There is nothing like reality to knock you back to earth with a bump. One
of the joys of doing the late shift at The Times is an appearance on Sky
News' business report at around 8.45pm to talk about the day's news.
My girlfriend Jo had videoed my glorious TV debut, so I could have the joy
of looking at myself when I got in at around 2am.
Unbeknown to me, she had also kindly told my whole family when I had
been trying to keep it quiet. I dithered about whether to play it when the
taxi dropped me off in the early hours but curiosity won. I managed 30
seconds before having to turn it off.
My beard, which I always thought gave me a dapper air, looks on screen
like the good Lord's own five-year-old had inexpertly daubed a big splodge
of paint over my chin. My tie-knotting abilities also looked less than
I think that, on balance, I will probably deny myself the pleasure of
watching myself in future.
Nonetheless, on the facial-hair front, I am with Frank Dobson. Whatever
the spin doctors say about untrustworthiness, and whatever the cameras
show, the beard stays. We will take over the world one day.
Other than that, it all passed off reasonably well and, when my nerves
have passed, I suspect this will become something of a bonus to working
on The Times. Appearing on TV, even if watching your- self is a
difficult thing to do, is still something I still find childishly
Newswise, the week's main excitement was, of course, the Budget, if
excitement is a word that could be applied to our beloved Chancellor's
My first Times Budget was uncomfortably reminiscent of my first MM Budget
edition. I am scheduled to write about an expected increase in insurance
premium tax – sure to cause outrage – and about a range of measures to cut
tax evasion, including a widely trailed six-month amnesty.
I cannot remember exactly what I was supposed to write about for MM but I
can remember the outcome – exactly the same as The Times.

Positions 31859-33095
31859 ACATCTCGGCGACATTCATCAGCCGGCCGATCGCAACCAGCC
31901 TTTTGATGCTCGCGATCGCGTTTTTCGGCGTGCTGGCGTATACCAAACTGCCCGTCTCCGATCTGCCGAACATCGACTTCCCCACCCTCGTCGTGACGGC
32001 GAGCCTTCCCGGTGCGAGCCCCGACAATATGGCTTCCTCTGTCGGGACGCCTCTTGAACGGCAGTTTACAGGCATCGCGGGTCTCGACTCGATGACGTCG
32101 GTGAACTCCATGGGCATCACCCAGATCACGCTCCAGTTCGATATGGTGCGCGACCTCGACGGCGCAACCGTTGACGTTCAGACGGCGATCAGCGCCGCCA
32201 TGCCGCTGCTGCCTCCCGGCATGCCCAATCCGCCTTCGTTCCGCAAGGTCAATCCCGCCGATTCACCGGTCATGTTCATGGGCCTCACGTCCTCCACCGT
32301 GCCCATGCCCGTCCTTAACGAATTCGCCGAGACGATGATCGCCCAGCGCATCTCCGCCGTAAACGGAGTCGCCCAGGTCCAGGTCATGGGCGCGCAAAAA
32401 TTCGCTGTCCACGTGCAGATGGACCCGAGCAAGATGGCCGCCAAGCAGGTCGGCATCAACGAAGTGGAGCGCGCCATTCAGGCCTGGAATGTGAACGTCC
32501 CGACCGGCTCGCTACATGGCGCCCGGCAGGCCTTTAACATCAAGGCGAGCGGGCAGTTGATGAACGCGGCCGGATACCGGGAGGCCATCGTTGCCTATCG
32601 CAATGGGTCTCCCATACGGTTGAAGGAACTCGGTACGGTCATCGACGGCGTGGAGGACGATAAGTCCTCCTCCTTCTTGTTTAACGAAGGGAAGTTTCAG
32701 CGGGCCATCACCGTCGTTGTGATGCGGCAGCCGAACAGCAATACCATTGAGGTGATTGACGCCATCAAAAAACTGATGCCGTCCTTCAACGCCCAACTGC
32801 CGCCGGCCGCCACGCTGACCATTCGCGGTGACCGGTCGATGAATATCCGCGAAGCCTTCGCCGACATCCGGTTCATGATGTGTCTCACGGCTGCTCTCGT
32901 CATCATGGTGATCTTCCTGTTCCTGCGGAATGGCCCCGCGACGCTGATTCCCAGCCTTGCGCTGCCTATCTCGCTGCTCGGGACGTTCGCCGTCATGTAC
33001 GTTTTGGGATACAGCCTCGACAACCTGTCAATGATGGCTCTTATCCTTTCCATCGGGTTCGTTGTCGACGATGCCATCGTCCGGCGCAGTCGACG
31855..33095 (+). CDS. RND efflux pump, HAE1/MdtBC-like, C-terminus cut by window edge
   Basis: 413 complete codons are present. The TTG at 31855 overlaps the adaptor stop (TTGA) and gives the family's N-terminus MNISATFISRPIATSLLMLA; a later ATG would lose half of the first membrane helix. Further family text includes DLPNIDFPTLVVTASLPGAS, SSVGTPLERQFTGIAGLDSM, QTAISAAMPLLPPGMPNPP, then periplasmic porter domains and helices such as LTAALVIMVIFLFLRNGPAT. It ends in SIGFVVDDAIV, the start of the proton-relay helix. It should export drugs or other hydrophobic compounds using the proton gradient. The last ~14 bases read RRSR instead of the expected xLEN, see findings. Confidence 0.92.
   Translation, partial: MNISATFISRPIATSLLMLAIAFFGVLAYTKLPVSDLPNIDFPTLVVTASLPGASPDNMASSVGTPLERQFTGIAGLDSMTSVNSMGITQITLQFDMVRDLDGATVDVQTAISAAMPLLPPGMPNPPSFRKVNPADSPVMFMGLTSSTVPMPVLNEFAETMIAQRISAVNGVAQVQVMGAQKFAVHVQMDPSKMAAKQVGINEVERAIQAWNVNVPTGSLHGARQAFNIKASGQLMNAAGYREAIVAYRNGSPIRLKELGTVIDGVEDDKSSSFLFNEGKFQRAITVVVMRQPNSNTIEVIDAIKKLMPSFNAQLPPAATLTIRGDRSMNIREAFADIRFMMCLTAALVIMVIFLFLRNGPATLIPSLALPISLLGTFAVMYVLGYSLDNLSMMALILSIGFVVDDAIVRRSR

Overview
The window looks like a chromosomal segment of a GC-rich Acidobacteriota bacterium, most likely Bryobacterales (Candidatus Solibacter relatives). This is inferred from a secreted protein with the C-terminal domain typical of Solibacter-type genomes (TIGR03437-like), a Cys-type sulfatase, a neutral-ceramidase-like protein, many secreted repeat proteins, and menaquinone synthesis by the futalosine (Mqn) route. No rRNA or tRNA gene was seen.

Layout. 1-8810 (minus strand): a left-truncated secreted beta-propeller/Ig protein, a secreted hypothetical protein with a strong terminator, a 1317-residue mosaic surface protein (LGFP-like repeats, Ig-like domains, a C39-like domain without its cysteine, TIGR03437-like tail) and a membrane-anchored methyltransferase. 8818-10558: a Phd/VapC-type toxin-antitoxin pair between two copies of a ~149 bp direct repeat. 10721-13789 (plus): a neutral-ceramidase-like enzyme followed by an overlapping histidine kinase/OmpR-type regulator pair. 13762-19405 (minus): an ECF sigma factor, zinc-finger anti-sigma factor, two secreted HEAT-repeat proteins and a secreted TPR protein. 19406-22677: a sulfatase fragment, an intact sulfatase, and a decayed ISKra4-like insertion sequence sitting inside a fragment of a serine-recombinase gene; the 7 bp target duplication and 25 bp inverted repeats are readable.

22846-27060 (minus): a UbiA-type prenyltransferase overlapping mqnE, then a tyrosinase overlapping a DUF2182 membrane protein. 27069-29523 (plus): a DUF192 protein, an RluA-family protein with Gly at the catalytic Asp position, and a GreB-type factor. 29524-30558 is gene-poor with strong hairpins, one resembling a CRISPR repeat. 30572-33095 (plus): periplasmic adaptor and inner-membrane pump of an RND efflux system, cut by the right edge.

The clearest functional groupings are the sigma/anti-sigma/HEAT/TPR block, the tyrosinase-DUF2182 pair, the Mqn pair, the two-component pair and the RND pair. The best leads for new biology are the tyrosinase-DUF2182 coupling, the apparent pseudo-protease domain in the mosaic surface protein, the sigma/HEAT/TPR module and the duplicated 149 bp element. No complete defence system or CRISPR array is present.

The Chancellor gets up and starts to give his speech, the adrenaline
starts to pump as I prepare myself for a round of furious calls and
frenzied writing. And when he sat down, taking a well earned sip of mineral
water, what was in it for me? Not a lot.
None of the things I was preparing to write about actually appeared in the
Budget, same as at MM.
In the end, I at least had some fun with some cheeky capital gains tax
dodges the great man had shut down and a rather nasty tax rise which could
have a rather nasty impact on some of our weaker general insurers.
At MM, I was pretty much reduced to helping the Budget panel freshen their
drinks. But I suppose nobody should really expect great excitement from a
man who once famously talked of “neo-classical endogenous growth theory”
and eschews his homeland's national drink of whisky for mineral water.
The other big story of the week was undoubtedly Rover. There is, I
suspect, a message in that for some of the more paranoid and frothing
members of the IFA community, the sort that have a mile-wide persecution
complex and constantly scream about how badly they are treated.
No one, I suspect, really knows how many jobs will go at Rover at the
moment but, one way or another, it will be a lot. If the whole thing really
implodes, it may be that up to 50,000 or so could go.
That is not likely to happen but a lot of people with families, mortgages,
etc, are having a hell of a time in the West Midlands at the moment.
The FSA, stakeholder pensions, Catmarks, endowments, pension review et al
mean challenging times for IFAs but on the whole they are really doing
They employ more people than coalmining, as I wrote in a story the other
week, and are the dominant distribution channel for life and pension in the
While things may get tough for them, it could be much, much worse.